“We want to see that they have a passion, and they show proficiency and go deep in it.” The more time students spend trying to master a skill or a job, the more likely they are to encounter failure. “Our best employees are problem solvers and are able to weave everything they know together—customer service, empathy, persuasive skills, leadership skills, flexibility, and work ethic,” Marie Artim of Enterprise told me. “They can think on their feet.”
Selingo adds, “What is unfortunate is that our desire to protect our kids and fill every waking moment of their schedules with organized activities seems to only worsen as they get older.” So they never find opportunities to take risks and perhaps fail.
Recruiters are looking for applicants who have overcome challenges and learned from their disappointments.
3. Every Job is a Tech Job
Understanding the programming language behind the apps on your iPhone or the basics of artificial intelligence is now seen as basic foundational skills by many employers. Learning to program is much like learning a second language was in the twentieth century: You might not become proficient enough to move overseas, but you could get by if you traveled to a particular country.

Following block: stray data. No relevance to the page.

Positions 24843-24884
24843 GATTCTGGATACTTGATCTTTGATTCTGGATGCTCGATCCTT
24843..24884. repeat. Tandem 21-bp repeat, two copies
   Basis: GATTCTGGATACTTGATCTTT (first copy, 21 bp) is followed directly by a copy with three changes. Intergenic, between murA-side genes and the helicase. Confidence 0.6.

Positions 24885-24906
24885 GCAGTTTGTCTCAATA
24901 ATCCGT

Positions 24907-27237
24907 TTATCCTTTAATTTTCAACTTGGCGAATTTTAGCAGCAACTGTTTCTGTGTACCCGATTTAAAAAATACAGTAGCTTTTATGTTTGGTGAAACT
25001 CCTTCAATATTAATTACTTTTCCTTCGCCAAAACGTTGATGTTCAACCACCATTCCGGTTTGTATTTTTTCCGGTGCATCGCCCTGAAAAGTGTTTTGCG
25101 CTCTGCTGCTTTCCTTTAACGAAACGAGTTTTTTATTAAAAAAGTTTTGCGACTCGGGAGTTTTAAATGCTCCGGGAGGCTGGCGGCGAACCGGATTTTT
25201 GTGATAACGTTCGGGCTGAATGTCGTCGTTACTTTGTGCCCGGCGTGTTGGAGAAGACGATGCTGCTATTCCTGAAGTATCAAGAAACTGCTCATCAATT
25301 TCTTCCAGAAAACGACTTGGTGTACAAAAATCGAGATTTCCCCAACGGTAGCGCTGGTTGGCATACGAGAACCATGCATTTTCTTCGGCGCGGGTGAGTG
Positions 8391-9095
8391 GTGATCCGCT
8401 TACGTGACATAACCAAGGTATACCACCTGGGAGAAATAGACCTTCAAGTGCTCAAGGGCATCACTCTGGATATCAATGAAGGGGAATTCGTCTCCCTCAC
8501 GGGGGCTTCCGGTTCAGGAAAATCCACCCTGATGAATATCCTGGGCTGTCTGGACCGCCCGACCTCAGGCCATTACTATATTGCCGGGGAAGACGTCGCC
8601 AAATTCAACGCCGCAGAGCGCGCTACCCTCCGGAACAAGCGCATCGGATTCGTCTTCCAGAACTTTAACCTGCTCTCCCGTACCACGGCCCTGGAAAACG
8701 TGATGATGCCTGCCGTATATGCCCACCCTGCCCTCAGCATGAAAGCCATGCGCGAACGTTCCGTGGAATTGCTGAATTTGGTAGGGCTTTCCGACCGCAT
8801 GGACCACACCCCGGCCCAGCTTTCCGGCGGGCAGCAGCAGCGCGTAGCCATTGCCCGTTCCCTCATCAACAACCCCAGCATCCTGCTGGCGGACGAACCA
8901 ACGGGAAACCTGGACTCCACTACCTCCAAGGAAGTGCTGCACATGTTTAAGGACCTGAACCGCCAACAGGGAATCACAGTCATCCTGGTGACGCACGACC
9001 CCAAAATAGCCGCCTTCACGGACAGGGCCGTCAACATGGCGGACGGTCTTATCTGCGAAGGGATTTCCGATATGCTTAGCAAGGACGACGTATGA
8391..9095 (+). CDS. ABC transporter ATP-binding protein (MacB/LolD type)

“It’s more about giving people the skills and tools they learn in the act of coding,” Carol Smith, who oversees Google’s Summer of Code program, told Wired magazine. “It gives them the critical thinking skills that are important whether or not they go into computer science as a profession.”
The generation entering college and the workforce now are often referred to as “digital natives” because they were raised on technology from a very young age. But their relationship has been largely passive: switch on the device and use it. Being digitally aware isn’t about turning more people into computer geeks. It’s about moving from a passive relationship with technology to a more active one—especially in understanding the how and why behind machines, not just the what.